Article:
There is something about murder mysteries and psychopaths that has always captured the attention of audiences. Movies and TV about these crimes continue to be produced, as viewers allow themselves to be fascinated by the concept. Things get especially interesting when the killer/villain is slightly relatable, like Michael C. Hall in Showtime's Dexter. Now it looks like BBC America is getting in on the action with its upcoming drama Killing Eve, which focuses a law enforcement agent (Sandra Oh), a serial killer (Jodie Comer), and their fascination with each other. While fans haven't been able to see the premiere yet, Killing Eve has already been renewed for a second season on the network.
This news is pretty major, and indicates that BBC America has faith in its newest original program. There has been a ton of buzz around Killing Eve as of late, as it marks Sandra Oh's long awaited return as a series regular on TV. She's perhaps best known for playing Cristina Yang on Grey's Anatomy for a decade, and while those fans have been eager to see her return to the medical drama, Oh is fully invested in Killing Eve.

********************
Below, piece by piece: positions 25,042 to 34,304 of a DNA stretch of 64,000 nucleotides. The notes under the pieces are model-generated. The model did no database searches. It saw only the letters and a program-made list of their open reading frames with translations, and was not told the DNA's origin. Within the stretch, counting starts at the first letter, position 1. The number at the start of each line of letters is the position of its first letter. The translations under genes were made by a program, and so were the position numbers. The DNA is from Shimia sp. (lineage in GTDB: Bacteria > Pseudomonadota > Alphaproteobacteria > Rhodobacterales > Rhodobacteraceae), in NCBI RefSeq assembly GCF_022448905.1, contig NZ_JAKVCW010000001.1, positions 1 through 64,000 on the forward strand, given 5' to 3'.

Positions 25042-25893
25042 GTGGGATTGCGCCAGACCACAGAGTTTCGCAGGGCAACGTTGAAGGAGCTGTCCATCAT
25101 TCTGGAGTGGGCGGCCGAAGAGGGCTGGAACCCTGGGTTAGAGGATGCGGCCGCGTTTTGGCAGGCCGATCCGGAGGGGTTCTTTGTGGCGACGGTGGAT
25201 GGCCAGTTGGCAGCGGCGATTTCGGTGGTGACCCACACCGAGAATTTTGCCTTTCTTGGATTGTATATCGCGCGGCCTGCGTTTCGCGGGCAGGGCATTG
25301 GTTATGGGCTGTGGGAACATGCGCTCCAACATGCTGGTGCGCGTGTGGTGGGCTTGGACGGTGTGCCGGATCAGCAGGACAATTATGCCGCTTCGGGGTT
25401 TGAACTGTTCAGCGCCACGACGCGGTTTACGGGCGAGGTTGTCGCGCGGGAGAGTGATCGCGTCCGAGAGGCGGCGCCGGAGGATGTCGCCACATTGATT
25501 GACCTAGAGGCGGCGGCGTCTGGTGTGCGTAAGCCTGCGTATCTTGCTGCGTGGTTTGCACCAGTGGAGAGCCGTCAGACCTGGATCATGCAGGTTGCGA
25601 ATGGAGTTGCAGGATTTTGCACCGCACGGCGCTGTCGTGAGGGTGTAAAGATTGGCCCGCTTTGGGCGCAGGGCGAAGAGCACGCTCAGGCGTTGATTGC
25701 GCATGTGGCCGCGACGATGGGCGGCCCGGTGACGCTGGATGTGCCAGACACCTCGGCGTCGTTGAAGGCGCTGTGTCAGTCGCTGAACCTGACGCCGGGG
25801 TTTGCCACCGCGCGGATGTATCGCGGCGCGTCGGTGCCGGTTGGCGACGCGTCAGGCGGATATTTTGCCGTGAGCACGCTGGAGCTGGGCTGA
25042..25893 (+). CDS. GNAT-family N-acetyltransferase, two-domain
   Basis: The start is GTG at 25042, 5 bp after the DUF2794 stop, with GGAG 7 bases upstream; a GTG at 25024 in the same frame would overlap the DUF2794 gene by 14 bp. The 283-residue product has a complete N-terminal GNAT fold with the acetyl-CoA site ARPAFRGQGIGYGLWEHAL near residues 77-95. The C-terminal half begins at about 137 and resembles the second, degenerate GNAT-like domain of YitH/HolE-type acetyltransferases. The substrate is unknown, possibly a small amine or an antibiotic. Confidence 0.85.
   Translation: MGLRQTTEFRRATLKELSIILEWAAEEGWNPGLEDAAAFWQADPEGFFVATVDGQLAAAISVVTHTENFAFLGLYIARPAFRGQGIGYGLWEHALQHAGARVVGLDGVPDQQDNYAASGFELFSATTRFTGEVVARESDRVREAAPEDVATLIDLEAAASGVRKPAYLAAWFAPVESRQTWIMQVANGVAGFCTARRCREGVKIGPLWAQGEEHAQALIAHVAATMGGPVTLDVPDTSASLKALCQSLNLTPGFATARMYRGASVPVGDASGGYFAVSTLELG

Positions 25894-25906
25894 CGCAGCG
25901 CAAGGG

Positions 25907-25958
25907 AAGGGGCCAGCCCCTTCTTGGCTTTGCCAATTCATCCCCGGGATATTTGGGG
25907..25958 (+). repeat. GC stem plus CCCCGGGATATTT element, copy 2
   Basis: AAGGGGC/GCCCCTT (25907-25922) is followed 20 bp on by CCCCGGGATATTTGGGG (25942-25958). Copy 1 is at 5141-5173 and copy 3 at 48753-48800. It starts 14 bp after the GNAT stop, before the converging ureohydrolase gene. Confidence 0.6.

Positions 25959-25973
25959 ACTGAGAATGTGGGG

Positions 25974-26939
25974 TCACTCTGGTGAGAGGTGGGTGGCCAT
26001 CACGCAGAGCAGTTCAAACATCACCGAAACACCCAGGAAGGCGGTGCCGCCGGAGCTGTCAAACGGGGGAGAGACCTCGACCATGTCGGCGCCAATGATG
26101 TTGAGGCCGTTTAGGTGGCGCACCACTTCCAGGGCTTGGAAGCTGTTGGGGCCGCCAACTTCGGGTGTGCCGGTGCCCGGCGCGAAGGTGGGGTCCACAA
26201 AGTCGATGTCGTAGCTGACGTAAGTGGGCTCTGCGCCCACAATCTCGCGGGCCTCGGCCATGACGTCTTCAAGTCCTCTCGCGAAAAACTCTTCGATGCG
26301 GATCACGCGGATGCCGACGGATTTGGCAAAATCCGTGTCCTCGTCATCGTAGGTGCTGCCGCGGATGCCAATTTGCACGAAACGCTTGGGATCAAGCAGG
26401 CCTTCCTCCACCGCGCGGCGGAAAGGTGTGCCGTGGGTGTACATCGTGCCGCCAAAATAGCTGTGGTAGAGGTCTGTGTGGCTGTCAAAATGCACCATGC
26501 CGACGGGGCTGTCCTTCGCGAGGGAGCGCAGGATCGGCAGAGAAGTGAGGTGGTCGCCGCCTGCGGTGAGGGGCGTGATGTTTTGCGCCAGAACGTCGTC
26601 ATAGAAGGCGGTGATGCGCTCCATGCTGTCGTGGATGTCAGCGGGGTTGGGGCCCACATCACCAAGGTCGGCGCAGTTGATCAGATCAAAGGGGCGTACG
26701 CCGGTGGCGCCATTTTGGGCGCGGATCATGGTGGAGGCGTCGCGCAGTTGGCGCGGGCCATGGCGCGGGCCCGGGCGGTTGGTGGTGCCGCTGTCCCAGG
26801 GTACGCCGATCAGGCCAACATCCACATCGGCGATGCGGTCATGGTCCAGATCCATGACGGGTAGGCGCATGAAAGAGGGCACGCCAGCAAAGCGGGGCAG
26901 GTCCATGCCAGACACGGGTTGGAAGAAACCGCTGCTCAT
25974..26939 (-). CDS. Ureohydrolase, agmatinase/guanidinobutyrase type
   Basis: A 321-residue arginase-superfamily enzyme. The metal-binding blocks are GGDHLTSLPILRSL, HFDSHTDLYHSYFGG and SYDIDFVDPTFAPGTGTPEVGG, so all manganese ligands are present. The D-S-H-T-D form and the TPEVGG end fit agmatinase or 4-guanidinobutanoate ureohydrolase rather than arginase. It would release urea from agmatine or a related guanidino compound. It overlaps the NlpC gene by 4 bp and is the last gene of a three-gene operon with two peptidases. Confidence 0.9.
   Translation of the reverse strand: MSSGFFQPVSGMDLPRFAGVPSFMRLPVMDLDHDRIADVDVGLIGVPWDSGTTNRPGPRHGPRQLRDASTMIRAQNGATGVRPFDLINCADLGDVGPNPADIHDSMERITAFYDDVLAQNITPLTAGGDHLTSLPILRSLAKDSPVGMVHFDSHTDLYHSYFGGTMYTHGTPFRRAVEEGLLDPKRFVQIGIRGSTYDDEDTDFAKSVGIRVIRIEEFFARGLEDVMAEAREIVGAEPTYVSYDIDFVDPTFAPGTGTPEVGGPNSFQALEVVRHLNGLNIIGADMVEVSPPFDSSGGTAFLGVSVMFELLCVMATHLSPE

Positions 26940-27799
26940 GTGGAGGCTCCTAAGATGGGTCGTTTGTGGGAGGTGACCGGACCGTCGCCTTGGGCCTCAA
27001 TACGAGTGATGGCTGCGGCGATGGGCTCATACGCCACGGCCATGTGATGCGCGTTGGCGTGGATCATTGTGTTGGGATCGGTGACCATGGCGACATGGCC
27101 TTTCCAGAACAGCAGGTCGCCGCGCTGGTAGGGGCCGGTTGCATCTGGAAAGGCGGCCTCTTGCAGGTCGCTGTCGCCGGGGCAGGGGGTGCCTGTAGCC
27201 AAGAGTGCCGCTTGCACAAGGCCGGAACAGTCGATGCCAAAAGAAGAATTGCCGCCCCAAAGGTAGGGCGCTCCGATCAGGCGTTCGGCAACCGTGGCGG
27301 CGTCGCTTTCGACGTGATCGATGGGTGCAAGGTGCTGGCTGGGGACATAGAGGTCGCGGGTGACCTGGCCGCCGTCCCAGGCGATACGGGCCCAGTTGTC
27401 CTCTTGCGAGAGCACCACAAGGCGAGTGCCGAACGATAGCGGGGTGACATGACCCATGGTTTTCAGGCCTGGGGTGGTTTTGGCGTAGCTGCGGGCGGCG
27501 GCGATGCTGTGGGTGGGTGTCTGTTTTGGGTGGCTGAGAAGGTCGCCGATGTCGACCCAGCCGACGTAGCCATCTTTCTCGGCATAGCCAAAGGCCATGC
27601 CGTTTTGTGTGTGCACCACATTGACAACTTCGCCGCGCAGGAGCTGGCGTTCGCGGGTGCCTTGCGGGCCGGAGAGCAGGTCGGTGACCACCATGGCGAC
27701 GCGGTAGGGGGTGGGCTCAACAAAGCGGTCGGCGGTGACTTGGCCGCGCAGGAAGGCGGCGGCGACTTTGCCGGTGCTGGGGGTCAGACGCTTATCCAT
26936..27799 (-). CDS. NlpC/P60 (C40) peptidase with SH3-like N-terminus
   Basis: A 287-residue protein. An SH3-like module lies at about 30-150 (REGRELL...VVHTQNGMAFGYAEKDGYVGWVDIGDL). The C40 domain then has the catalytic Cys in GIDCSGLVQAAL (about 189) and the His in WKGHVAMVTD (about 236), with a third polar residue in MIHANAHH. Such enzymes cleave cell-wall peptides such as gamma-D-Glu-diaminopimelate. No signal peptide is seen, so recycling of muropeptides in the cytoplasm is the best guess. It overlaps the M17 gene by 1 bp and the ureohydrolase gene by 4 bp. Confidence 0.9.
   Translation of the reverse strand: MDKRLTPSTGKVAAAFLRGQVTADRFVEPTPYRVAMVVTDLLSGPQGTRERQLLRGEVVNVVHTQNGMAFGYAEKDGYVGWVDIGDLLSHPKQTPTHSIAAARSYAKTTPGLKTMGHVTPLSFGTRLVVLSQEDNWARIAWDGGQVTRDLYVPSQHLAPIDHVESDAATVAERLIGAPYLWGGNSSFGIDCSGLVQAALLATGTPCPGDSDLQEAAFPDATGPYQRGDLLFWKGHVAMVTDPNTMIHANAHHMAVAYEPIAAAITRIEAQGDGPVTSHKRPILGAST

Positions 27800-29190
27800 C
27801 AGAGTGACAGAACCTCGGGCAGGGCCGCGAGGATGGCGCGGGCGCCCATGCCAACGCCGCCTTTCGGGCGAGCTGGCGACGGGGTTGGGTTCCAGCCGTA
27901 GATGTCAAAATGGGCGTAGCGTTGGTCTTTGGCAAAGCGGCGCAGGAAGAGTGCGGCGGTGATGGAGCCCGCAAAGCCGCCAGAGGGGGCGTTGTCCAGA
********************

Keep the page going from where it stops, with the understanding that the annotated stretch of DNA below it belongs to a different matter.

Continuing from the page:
BBC America president Sarah Barnett made a statement about the decision to renew Killing Eve so early, revealing that early critical reception seems to have lit a fire under the network. She said,
It looks like Killing Eve will join the bevy of recent TV hits that are being produced and starring women. The call for proper inclusion has been a hot button issue in the business for the past few years, with shows like HBO's Big Little Lies telling a story about women and also being produced by the likes of Nicole Kidman and Reese Witherspoon.
Killing Eve follows Sandra Oh's character of the same name, as she attempts to track down and stop a serial killer named Villanelle. The two have a game of cat and mouse, encouraged by their mutual obsession with each other. The trailer is wild, and shows why BBC America was so eager to renew the upcoming series. Check it out.
Sign. Me. Up. Looks like Killing Eve may give us our next version of Dexter Morgan or Walter White, a criminal protagonist that audiences somehow still end up adoring. Pair that with Sandra Oh's emotional performance, and the new series may have a recipe for success.